Sunday 21 October 2007

losing my favourite game...

So the 2007 Rugby World Cup ends with a win for South Africa and gloriously heroic failure by a, let's face it, really quite limited England team. No shame in that, no shame at all. On the night we had the possession and the determination to win, but in the final analysis we weren't quite good enough to break through the South African defense, and in the end I think that they were worthy winners. The fact that we might not have had the rub of the green on the night from the referee is neither here nor there. These things balance themselves out over time, and we had our share of luck in getting this far. And it wasn't a try either.... Cueto's foot clearly dragged across the line (and therefore into touch) before he touched the ball down. That his foot was in the air when he actually placed the ball is irrelevant if it had been out of play at any point before. Not that a try then would have made much difference to the result.

I watched the game in the pub. One of my friends went to Paris with his dad and paid 700 Euros for the pleasure of watching the game live, but I was happy just to be surrounded by a fairly large crowd shouting at a big screen. Kick off was at 8pm, but we turned up at around 4pm to try and make sure that we got reasonable seats, which we did. We then had the pleasure of killing time by watching -- simultaneously on three different screens -- Australia losing to India in the cricket, Manchester Utd beating Aston Villa in the football and Lewis Hamilton qualifying on the front row for the Brazilian Grand Prix. By the time the rugby came on, there was quite a press of people and the bouncers had stopped letting people into the pub. The singing of the anthems is quite a big thing in a rugby game: you often see the players, grown men all, unable to contain their emotions as they wait for kick off. It affects the spectators too. "God Save The Queen" is no great shakes as an anthem, and it is positively dirge-like compared to the magical "Marseillaise", but a lot of people really love it. Last night, a couple of guys, pushing their way back to their seats, stopped right in front of me to watch it. I like watching the faces of the players as the anthems play, so I gently tapped one of the guys on the shoulder and asked him if he could move a bit. He rounded on me and started to abuse me for not standing up during the National Anthem as though it was my solemn civic duty. I thought he was joking, but he then turned back round and proceeded to sing his heart out at the screen with his right arm stretched right out, open-palmed.... in other words he was doing a Nazi salute to the anthem. I was a little bit taken aback. I was watching the game in what is predominantly a football pub, and had spotted a guy a little earlier at the bar wearing an England football shirt and with a three lions tattoo proudly displayed on his right arm. I don't mind the football shirt, but I find the tattoo hard to understand. I like my country well enough, but not so blindly that I would want a symbol like that permanently etched into my skin, not least because of some of the connotations of the English football fan. It's my county and I was born here, but it's certainly not my country, right or wrong. I was supporting my country in the rugby, but it's only a game. Luckily the guy moved on after the anthems and we could all relax and try to enjoy the game.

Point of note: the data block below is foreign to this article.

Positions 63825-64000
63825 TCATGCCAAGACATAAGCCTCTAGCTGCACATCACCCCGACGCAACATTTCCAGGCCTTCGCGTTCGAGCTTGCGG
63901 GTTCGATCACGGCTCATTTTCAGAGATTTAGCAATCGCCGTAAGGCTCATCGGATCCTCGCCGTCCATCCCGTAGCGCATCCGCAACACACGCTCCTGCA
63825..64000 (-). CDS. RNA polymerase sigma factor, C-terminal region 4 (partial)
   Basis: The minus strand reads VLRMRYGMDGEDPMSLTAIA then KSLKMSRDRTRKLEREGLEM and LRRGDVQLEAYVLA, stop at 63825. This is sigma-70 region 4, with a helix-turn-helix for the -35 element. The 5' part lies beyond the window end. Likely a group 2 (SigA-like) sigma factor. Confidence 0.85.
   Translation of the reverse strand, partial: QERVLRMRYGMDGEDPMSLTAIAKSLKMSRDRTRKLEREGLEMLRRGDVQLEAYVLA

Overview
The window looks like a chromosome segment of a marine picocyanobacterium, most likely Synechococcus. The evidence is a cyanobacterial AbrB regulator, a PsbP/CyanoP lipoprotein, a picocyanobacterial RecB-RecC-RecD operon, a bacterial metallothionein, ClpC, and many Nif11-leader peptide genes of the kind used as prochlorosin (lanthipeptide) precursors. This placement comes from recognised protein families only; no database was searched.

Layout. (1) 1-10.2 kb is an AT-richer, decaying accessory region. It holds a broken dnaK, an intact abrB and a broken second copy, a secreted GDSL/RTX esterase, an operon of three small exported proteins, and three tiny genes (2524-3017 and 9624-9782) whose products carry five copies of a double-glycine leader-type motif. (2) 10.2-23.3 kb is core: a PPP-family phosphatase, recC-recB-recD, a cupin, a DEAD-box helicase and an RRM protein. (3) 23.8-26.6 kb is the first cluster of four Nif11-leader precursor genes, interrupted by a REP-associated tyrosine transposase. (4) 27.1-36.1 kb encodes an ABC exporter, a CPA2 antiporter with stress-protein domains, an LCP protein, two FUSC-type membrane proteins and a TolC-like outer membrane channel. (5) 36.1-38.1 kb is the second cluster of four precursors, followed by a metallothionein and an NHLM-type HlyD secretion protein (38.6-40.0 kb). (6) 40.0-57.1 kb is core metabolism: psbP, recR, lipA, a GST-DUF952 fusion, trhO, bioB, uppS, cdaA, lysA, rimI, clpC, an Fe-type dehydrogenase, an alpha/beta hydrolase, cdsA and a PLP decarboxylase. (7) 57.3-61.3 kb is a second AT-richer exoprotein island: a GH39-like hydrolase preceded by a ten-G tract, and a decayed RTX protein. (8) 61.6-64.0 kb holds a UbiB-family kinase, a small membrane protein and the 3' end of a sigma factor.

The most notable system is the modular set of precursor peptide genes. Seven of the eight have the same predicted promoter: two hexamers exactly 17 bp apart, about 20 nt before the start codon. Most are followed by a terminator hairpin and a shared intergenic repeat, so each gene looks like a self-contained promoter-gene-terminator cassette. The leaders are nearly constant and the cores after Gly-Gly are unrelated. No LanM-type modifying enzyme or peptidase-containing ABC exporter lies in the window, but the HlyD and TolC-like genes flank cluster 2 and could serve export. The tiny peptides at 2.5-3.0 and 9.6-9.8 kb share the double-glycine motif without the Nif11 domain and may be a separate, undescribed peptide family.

Later on, after the game, I found myself standing at the urinal next to a chap wearing a South Africa shirt and with his face painted green and gold. I told him how I thought the best team had won, and he turned to me and said he felt that it had been unbelievably close and that England had been unlucky. At this point someone else at the urinal told me that I should stop being so bloody philosophical about our defeat, and another told the South African that he would be lucky to get out of the bar alive. I think he was joking, but the South African was not terribly impressed, and I don't blame him. We lost. They won. It's just a game. It's not war. Jonny Wilkinson tackles as though his life depends upon it, but his life does not depend on it. He plays with controlled aggression, but crucially with no malice. If only more fans could watch the game in the same way.

Still. It's been a great tournament with dignified and ultimately deserving winners.


  1. It's ironic that some people's idea of being patriotic makes me genuinely ashamed of our country. Disgraceful behaviour.

    My other issue is with our beloved national anthem. I love my country, but I'm not a royalist. What to do?

  2. Dare I ask which pub you watched the game in?

  3. I saw it in a Walkabout in Watford. Do I win Top Trumps?